Sailing towards St. Kitts is about the easiest thing to do, from St. Lucia you just go north. You do not even have to change course much to dock as the pier is also North to South. You just have to brake on time as the terminal is right at the beginning of the pier. They have constructed a 2nd pier here so 4 cruise ships will be able to dock at the same time if needed. To accommodate the larger ships some dolphins have been added to the existing pier, where once the ships would fit alongside the main platform. Then there are some loose dolphins to the East which are there for tanker ships to use but you could put a cruise ship alongside it as well and then tender into the pier. Advantage is that you all ways will have a good leeside as the ship would not swing on the Trade Winds.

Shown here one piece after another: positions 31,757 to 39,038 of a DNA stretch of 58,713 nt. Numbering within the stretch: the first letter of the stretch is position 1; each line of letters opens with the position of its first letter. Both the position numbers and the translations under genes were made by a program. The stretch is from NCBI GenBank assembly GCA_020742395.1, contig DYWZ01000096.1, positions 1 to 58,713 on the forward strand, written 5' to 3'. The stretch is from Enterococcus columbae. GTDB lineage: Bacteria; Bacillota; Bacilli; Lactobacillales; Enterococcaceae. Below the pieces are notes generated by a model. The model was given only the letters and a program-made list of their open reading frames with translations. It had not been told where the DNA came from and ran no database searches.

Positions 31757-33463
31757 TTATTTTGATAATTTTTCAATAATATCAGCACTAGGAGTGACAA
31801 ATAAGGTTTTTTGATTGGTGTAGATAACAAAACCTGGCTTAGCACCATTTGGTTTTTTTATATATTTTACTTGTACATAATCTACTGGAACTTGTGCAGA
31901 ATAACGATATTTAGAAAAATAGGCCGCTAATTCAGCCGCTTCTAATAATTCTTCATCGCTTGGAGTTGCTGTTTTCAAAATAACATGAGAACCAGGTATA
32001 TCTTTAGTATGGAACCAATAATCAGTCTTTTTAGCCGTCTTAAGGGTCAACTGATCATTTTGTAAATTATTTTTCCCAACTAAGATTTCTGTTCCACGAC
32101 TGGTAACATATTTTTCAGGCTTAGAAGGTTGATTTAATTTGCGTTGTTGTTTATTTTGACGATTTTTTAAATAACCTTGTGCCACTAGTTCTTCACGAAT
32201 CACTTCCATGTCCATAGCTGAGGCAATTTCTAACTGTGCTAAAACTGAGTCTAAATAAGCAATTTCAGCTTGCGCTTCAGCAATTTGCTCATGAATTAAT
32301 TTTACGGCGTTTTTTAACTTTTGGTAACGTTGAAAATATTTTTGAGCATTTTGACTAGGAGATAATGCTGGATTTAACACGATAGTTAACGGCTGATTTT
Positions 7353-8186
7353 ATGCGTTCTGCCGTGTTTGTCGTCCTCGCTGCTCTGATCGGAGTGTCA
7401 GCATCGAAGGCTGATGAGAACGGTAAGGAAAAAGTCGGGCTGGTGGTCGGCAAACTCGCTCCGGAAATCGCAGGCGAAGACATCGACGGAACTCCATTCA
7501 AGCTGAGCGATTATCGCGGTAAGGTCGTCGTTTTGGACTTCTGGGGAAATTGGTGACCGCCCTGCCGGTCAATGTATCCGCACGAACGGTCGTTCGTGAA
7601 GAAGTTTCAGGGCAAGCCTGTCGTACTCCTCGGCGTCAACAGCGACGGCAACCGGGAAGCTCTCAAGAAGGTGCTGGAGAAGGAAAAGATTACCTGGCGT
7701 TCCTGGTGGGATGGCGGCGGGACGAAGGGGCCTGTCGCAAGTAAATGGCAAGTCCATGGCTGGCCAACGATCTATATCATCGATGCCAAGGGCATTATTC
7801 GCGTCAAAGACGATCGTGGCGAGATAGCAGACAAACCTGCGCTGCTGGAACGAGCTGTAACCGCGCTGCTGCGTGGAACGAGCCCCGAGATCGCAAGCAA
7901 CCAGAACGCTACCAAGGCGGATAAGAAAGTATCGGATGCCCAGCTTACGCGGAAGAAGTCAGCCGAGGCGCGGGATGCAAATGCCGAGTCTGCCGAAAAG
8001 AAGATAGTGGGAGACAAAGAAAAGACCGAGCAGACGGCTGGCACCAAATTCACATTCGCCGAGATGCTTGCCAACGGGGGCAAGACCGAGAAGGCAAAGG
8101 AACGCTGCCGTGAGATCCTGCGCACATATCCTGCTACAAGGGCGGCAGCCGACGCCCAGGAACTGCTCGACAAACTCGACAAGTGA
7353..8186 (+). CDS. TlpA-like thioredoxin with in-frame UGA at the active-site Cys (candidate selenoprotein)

The course from Soufriere (Pitons) to Basseterre. You could not make it any easier, even if you tried.

The crew had something special going on today, we had our semi-annual “Cockroach Show”. This asks for some explanation as I do not know if other companies are doing it the same way. In the good old days cruise ships, and many other ships had vermin on board. Partly due to sanitary practices both ashore and on the ship and partly due that there was so much wood on board. The use of real wood came to an end with a changing to the safety rules and with the help of organizations such as USPH. Canadian Public Health and the Dutch Food Authority, the ships galleys became completely stainless steel but also the knowledge of the crew of how to handle infestations improved. Since about 20 years now the well run cruise ships are vermin free.